MicroRNAs (miRNAs), a novel class of small non-coding RNAs, are effective post-transcriptional regulators of gene expression, exhibiting, when altered in human tumors, both oncogenic and tumor suppressive potential. Recently, miRNA involvement in the pathophysiology of brain cancer has been assessed. Aberrant gene expression is the main mechanism of miRNAs dysfunction in cancer, with abnormal expression levels of mature and/or precursor miRNA expression in tumor samples versus normal. MiRNA germline and somatic mutations or polymorphisms in the protein coding messenger RNA targeted by miRNAs may also occur, contributing to cancer predisposition, initiation and/or progression. If present in somatic cells, miRNA alterations may play a role in tumor initiation, while if present in germ line cells they could constitute a cancer predisposing event. MiRNA expression profiling of human tumors has led to the identification of signatures correlated with the tumor diagnosis, staging, progression, prognosis and response to treatment. MiRNA fingerprinting can therefore be added to the diagnostic and prognostic tools used by medical oncologists. Furthermore, new therapeutic strategies involving miRNA silencing or miRNA mimics could be proposed based on the roles of these small non-coding RNAs as oncogenes and tumor suppressors in brain tumors.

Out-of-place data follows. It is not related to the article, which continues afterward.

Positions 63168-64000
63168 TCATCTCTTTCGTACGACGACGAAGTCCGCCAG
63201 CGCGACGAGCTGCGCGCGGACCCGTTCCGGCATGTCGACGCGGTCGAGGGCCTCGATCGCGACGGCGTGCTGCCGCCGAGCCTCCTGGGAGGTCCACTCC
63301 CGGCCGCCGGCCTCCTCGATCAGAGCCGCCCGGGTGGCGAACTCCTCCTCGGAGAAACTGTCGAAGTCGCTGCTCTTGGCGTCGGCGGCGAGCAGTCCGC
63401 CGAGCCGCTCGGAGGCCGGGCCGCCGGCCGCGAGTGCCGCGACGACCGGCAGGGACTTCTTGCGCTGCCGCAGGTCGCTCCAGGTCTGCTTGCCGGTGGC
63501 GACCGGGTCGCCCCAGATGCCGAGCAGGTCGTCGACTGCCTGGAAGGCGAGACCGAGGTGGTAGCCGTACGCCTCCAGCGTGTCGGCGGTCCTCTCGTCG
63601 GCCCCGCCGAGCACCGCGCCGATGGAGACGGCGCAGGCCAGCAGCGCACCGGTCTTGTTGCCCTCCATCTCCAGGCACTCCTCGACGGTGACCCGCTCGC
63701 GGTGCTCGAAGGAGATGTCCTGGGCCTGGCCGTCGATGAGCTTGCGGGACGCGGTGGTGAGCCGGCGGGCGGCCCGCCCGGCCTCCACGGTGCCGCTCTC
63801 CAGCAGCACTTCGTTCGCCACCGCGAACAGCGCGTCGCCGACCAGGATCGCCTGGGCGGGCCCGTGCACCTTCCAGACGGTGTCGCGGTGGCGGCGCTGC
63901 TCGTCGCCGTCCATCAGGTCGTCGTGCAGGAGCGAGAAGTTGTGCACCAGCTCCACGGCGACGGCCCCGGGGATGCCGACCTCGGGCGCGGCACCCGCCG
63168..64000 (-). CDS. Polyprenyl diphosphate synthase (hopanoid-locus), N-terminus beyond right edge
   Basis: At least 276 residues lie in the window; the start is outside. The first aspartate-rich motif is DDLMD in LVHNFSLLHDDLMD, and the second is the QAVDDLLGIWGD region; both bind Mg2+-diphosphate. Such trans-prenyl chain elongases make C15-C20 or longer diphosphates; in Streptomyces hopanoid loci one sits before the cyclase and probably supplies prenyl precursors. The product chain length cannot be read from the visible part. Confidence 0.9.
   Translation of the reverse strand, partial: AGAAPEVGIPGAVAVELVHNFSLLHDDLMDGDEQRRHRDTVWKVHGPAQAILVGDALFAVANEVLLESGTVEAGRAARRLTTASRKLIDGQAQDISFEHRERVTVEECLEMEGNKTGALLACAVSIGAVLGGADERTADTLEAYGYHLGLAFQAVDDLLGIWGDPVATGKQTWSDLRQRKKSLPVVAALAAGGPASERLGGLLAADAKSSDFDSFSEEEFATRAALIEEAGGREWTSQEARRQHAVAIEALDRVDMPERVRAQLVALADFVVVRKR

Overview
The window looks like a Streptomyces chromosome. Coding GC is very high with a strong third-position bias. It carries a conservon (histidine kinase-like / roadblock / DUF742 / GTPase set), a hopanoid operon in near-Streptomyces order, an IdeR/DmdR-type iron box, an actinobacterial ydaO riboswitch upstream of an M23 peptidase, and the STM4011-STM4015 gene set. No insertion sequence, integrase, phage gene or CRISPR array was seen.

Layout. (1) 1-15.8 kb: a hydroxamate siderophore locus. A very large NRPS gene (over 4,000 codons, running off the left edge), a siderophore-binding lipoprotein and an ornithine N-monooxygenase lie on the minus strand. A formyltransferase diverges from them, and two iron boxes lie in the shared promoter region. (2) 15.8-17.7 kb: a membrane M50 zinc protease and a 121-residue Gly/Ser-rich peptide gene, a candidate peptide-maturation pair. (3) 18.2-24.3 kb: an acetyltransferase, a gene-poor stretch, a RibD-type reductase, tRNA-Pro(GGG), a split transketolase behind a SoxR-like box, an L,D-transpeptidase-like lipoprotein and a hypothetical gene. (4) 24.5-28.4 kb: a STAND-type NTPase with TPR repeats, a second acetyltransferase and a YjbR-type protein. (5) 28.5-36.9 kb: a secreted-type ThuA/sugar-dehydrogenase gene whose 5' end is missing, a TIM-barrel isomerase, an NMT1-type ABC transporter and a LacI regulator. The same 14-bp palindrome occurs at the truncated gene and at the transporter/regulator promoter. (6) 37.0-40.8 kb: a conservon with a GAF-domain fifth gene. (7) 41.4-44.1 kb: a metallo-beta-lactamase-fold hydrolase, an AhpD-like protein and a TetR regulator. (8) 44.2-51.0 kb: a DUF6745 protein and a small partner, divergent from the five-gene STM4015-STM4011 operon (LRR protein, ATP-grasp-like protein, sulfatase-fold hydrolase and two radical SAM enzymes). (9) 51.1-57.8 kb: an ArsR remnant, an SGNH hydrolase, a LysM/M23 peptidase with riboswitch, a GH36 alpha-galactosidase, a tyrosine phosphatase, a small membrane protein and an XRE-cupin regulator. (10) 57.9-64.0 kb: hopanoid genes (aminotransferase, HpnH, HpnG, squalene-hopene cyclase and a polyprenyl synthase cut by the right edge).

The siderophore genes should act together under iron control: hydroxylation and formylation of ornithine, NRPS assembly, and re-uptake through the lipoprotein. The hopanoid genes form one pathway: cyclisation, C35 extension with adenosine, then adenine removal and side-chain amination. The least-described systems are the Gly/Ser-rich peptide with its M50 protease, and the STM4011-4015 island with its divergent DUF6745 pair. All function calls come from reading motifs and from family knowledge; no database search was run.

ASJC Scopus subject areas
- Pathology and Forensic Medicine